Wellbeing | 5 Ways to Pass The Time When Living With Chronic Fatigue or Pain

Whether it’s a short illness like a virus or the four, or it’s a flare up of a chronic illness, low energy and pain can make the days and evenings feel long. Time on social media can make matters worse as you look on from the sidelines at your friends doing all the things you wish you could.

For me, a great coping mechanism has been low energy hobbies that give me a sense of purpose when I’m unwell. These activities were particularly important when I was a teenager and was too poorly to attend school.

Something as simple as turning off the TV and reading a book, listening to an Audio book or doing a puzzle can make a sick day less like a punishment and more helpful for you mindset and wellbeing. After all, while it’s important to rest and recuperate physically, it’s also important to look after your mental wellbeing.

Here are five ways to make poorly days more fulfilling:


1.Experience a story


If you’re well enough to read then why not choose a book you’ve been looking forward to reading but have’t had the time? A gritty crime novel or absorbing work of historical fiction will keep your mind from wandering.

If you’re not up to reading then why not listen to an audiobook or watch a favourite film or new drama TV show? By picking something you’ll engage with and enjoy, you’ll avoid mindlessly watching whatever is on and feeling as though the day has passed without any enjoyment.

2. Get crafty


If you experience fatigue you might think crafting is out of reach. However, throughout my illness as a teenager I found sketching, making cards and knitting were all doable for short periods of time. Making a card or making anything will mean you’ve accomplished something even when you’re unwell.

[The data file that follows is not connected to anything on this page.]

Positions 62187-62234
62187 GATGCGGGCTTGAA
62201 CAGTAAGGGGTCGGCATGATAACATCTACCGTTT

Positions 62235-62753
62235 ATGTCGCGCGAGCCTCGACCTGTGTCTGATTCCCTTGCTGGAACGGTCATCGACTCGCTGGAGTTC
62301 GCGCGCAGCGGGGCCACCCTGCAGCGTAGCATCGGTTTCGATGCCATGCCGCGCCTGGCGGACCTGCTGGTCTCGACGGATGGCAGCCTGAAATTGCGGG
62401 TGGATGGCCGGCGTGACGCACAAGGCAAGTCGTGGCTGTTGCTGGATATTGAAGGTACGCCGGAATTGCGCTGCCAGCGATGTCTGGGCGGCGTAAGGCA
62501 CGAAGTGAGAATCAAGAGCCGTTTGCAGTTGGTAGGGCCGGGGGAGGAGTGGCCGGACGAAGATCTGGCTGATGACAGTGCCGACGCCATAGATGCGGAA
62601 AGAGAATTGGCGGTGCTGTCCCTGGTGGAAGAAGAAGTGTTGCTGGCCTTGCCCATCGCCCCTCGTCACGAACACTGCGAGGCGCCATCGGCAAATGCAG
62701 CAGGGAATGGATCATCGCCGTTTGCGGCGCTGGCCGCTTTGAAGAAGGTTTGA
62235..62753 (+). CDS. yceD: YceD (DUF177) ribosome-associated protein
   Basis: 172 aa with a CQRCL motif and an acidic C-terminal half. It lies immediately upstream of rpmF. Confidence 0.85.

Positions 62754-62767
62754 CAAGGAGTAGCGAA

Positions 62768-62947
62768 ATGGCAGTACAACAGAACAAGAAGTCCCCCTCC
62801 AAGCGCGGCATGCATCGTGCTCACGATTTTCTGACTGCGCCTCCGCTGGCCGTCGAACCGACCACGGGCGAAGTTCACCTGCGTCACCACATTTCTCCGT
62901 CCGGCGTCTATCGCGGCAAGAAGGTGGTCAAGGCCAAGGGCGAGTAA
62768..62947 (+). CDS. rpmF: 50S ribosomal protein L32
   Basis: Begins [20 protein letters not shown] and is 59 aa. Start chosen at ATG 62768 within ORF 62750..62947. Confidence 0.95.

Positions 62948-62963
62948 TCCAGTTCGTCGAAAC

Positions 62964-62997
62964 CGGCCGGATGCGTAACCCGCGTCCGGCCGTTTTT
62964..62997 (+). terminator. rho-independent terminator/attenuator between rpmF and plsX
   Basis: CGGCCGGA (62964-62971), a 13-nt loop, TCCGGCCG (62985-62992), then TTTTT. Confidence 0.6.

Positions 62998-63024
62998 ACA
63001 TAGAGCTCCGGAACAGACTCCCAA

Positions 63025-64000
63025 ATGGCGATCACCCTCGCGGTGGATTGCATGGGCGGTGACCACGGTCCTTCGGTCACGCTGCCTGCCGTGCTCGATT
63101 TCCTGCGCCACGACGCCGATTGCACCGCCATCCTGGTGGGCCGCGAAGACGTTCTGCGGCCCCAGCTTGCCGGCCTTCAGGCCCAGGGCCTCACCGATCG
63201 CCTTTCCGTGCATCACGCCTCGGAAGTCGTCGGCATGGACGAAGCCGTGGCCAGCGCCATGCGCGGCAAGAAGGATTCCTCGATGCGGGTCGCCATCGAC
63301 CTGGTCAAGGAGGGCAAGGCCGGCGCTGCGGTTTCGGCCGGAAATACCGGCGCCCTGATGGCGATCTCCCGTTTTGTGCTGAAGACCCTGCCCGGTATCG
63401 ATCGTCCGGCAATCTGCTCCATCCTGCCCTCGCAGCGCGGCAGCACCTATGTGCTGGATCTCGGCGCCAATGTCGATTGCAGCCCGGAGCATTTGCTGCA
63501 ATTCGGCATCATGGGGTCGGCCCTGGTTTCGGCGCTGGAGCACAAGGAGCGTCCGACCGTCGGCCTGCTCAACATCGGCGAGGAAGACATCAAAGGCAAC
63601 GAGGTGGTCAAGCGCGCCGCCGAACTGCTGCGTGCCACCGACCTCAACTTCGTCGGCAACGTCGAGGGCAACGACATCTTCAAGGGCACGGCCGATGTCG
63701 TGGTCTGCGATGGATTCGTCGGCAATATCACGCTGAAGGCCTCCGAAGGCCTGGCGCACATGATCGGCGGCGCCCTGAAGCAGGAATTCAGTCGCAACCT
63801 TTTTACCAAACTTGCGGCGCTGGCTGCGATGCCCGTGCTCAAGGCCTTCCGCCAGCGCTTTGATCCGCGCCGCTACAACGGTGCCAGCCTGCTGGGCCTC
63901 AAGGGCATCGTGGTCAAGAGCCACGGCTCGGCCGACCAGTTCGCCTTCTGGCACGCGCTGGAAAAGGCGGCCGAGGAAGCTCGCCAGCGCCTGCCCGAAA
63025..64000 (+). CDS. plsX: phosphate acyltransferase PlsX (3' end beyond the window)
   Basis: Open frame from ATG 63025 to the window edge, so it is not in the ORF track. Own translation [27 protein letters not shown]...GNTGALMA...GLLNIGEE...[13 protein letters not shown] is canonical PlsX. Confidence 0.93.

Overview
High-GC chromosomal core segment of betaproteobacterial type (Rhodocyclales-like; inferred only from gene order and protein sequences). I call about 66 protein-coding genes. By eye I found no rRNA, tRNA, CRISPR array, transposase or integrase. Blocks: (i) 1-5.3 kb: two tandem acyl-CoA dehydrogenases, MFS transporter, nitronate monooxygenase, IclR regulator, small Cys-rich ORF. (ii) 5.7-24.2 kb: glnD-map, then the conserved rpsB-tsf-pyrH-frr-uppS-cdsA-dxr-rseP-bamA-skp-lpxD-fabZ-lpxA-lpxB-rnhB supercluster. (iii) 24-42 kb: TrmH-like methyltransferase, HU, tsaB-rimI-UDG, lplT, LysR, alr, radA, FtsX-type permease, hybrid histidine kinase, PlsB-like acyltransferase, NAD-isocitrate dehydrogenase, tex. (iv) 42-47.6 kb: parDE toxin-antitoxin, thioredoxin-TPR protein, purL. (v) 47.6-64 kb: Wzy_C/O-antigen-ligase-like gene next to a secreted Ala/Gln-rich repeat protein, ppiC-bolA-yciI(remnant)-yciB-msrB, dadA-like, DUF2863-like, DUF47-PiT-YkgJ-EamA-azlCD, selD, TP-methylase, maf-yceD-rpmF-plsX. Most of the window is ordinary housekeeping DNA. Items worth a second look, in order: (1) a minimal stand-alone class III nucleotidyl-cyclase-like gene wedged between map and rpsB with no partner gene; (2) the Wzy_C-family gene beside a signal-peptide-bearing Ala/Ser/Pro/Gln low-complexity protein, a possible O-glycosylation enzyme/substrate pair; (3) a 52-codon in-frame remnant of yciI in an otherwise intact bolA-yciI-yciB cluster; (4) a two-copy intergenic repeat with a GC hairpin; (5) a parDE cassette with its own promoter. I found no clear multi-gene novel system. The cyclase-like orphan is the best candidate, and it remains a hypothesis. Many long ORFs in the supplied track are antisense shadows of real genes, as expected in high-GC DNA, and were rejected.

I still love to knit as it helps me avoid a low mood and feel creative even when I’m having a flare up.

3. Don’t be afraid to make believe


I’m a writer and even when I’m unwell I still usually find time to write, even if it’s just jotting down a few ideas or writing a paragraph a day.

I think writing is a great emotional outlet and can also be a great distraction if you’re making up ideas for stories, characters and settings. If you’d like to give creative writing a go I have some prompts to help. Writing is a great mindfulness activity for all and can really help fill days when you’re at home alone.

4. Breathe


Meditation is a fantastic tool to build resilience and find moments of peace even in stressful times such as illness.

Guided meditations are a more accessible way to give meditation a try. I love Yoga With Adrien’s Meditation for Anxiety and also really recommend the 10% Happier App.

I find body scan meditation is really helpful for relaxing when experiencing pain as moving concentration around the body can help to relax muscles and joints.

5. Blue sky


If you can get outside for a short while it will really help your mood and break up the day. A short work will help aching muscles and mean you can relax more when you return home and the daylight will brighten your mood and is also really important for sleeping well.

If getting outside isn’t possible then opening your window and sitting near to it can help boost your mood too. The natural light of feeling of fresh can be both refreshing and soothing, as can listening to the sounds outside of your window.


I hope you find these tips helpful. If you’re experiencing something like this and have some practices you use to help then share them in the comments below.


To book your space on my upcoming New Year Journalling and Mindfulness workshop go to the event page here; https://www.eventbrite.co.uk/e/new-year-journaling-and-mindfulness-workshop-tickets-52860500179

Speak soon,



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